15 Places To Visit Before They Disappear

Places to Visit Before They Disappear

Time is running out, some of the most iconic man-made structures and otherworldly natural sites are in danger of disappearing.

The threat of temperature and the impact of climate change have become a cause for concern. Logging companies are destroying our ecosystem and plants and animals are suffering due to deforestation. Tourism will be drastically affected along with the lives of individuals living in surrounding areas.

Unfortunately, the timelines of these disappearing destinations are approaching sooner than you may think. Between the rising sea levels in the Maldives, to excessive tourism in Machu Picchu and pollution affecting the Taj Mahal, scientists are concerned that things have been changing too quickly.

We cannot take the existence of these incredible places for granted (The Most Spectacular Glaciers to Visit Before They Melt). Our generation may be the last to see some of the most incredible sites on the planet. Get out there and explore the world, visit these spectacular destinations before they disappear.


-Nicole Dossantos

Glacier National Park

Glacier National Park started with 150 active glaciers; today it only has about 25. Sperry Glacier is one of the largest glaciers in the park and has withdrawn about 75 percent since the mid-18th century. According to USGS, mountain snowpack's hold less water and began melting at least two weeks earlier in the spring. The loss of glaciers can negatively impact the parks ecosystems and landscape aesthetics valued by the park visitors. Make sure you get out to Glacier National Park soon if you want to see the remaining glaciers before they're gone!

The Great Barrier Reef

Climate change is taking its toll on one of the seven wonders of the natural world and the world's largest coral reef system. Australia's Great Barrier Reef may disappear before we know it. According to the Daily News, "the reef is vanishing due to climate change, predatory starfish and intense cyclones linked to a warming of the oceans, according to scientists from the Australian Institute of Marine Sciences (AIMS) and the University of Wollongong."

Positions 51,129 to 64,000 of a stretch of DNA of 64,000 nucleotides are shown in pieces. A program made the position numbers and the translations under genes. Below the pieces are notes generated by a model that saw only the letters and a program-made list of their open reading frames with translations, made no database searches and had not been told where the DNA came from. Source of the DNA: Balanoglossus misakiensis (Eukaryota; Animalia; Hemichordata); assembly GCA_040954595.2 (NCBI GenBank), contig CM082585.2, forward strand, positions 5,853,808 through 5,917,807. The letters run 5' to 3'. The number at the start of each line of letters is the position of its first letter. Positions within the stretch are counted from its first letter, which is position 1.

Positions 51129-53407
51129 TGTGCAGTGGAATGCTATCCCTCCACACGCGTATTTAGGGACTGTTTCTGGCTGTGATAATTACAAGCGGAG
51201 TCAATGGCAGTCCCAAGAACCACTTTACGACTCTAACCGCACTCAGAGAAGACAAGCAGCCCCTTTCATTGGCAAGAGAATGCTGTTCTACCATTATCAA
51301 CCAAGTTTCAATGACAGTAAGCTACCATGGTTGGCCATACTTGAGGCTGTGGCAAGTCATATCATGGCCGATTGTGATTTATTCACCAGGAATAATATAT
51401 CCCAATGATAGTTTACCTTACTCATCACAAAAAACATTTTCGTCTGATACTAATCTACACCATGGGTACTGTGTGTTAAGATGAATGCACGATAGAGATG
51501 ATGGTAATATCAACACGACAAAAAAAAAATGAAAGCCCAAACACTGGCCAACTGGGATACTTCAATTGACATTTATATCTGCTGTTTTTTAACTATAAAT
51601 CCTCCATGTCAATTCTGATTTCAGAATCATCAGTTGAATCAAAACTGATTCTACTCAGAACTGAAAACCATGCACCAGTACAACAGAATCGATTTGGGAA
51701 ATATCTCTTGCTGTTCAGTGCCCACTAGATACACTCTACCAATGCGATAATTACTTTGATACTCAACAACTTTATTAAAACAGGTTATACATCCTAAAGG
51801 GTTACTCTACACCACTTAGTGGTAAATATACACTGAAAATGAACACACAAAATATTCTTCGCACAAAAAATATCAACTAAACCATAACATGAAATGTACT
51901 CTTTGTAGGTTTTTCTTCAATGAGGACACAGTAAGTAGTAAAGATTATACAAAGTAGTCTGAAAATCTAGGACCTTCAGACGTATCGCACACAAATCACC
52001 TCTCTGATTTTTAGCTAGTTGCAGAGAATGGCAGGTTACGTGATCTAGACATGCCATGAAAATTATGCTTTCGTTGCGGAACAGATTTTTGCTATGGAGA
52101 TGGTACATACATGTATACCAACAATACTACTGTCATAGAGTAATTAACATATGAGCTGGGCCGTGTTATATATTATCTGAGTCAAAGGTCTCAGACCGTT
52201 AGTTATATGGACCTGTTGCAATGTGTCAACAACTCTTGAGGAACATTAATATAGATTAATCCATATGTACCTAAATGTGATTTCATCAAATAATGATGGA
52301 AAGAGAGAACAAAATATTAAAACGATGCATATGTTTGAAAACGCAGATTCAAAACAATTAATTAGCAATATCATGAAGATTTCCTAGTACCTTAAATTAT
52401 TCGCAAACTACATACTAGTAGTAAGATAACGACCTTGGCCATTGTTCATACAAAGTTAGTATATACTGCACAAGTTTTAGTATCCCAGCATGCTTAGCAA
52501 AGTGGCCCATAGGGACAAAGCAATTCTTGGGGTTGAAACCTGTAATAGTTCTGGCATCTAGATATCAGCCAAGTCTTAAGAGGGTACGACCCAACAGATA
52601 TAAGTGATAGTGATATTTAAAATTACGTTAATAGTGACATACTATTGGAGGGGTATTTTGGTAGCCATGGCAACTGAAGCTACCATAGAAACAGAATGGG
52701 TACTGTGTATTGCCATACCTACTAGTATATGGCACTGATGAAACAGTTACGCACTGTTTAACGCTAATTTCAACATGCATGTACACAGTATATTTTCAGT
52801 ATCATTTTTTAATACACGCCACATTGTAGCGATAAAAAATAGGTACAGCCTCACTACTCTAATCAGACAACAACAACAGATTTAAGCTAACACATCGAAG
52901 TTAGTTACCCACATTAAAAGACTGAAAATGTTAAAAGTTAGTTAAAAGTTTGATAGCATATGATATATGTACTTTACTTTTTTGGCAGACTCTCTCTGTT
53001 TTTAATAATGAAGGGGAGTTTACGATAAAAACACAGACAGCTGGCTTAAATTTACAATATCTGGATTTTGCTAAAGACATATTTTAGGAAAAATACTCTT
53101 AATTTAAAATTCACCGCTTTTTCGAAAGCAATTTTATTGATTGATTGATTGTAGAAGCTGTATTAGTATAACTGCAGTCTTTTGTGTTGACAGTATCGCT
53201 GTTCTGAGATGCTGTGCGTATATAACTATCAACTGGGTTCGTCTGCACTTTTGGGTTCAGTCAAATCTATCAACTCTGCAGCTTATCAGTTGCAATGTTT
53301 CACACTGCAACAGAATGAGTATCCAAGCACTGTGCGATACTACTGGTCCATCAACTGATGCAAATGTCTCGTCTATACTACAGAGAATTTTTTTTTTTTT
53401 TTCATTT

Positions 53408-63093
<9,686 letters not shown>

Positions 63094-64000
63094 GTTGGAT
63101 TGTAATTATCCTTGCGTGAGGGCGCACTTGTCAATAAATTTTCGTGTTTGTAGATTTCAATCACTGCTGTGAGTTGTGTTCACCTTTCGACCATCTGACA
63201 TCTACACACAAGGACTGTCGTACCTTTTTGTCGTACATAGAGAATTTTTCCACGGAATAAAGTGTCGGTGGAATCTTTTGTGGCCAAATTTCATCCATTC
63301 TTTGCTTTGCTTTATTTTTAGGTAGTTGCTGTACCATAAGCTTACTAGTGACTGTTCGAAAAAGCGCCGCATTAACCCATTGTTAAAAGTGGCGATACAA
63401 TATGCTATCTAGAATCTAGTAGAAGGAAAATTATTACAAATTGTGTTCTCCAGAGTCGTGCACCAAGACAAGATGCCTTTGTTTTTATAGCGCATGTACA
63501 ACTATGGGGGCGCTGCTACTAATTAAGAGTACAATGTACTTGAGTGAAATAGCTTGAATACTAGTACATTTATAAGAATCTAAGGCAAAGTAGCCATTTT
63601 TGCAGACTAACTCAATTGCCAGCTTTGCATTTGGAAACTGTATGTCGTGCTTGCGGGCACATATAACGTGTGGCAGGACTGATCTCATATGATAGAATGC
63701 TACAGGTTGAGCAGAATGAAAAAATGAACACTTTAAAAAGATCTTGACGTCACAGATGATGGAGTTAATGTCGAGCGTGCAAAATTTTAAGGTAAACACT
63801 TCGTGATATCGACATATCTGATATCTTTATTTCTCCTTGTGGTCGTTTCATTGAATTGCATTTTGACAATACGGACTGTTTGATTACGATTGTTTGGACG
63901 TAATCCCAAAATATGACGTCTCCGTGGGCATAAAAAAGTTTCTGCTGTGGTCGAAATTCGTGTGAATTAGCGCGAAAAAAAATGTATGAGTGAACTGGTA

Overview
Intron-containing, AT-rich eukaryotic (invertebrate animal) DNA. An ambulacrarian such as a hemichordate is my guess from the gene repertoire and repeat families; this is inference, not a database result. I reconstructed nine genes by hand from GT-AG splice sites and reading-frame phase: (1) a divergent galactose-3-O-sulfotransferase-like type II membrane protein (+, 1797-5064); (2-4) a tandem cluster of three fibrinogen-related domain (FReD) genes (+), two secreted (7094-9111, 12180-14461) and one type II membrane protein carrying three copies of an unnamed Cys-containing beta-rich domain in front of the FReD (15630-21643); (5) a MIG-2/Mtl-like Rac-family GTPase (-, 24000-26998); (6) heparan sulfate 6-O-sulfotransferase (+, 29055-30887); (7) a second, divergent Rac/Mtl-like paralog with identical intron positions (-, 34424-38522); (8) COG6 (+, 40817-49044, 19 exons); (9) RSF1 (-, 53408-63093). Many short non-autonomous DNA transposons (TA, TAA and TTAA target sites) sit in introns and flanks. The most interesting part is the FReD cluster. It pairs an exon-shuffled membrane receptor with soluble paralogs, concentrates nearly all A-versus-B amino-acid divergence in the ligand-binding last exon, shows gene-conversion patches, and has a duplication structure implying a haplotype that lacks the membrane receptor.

Venice, Italy

Venice is one of the most popular tourist destinations in Italy. Unfortunately, rising water levels have become a great concern. Waterways, canals and several cities have already suffered damage. Floods have become very common and over $10 million have already been spent in repairs (therichest.com).

The Amazon Rainforest, South America

Also known as the "Lungs of our Planet," the Amazon Rainforest covers over a billion acres and produces more than 20 percent of the world's oxygen. According to National Geographic, "market forces of globalization are invading the Amazon" and "in the past three decades, hundreds of people have died in land wars; countless others endure fear and uncertainty, their lives threatened by those who profit from the theft of timber and land."

Vatnajokull Glacier

Vatnajokull is the largest glacier in Iceland, rising more than 6,500 feet in the air and covering 8 percent of the country. Because of Iceland's rising temperatures and reduced snowfall, the glacier is melting. A recent report from the Icelandic government's Committee on Climate Change warns that by the next century, Iceland's glaciers will be no more. Take a trip to Iceland soon and check out this spectacular glacier before it's too late.

Galapagos Islands

The Galapagos Islands are home to some of the most unique wildlife in the world. Hurry up and head there while you still can. The Islands are extremely threatened by tourism, pollution and the rise in sea water temperature.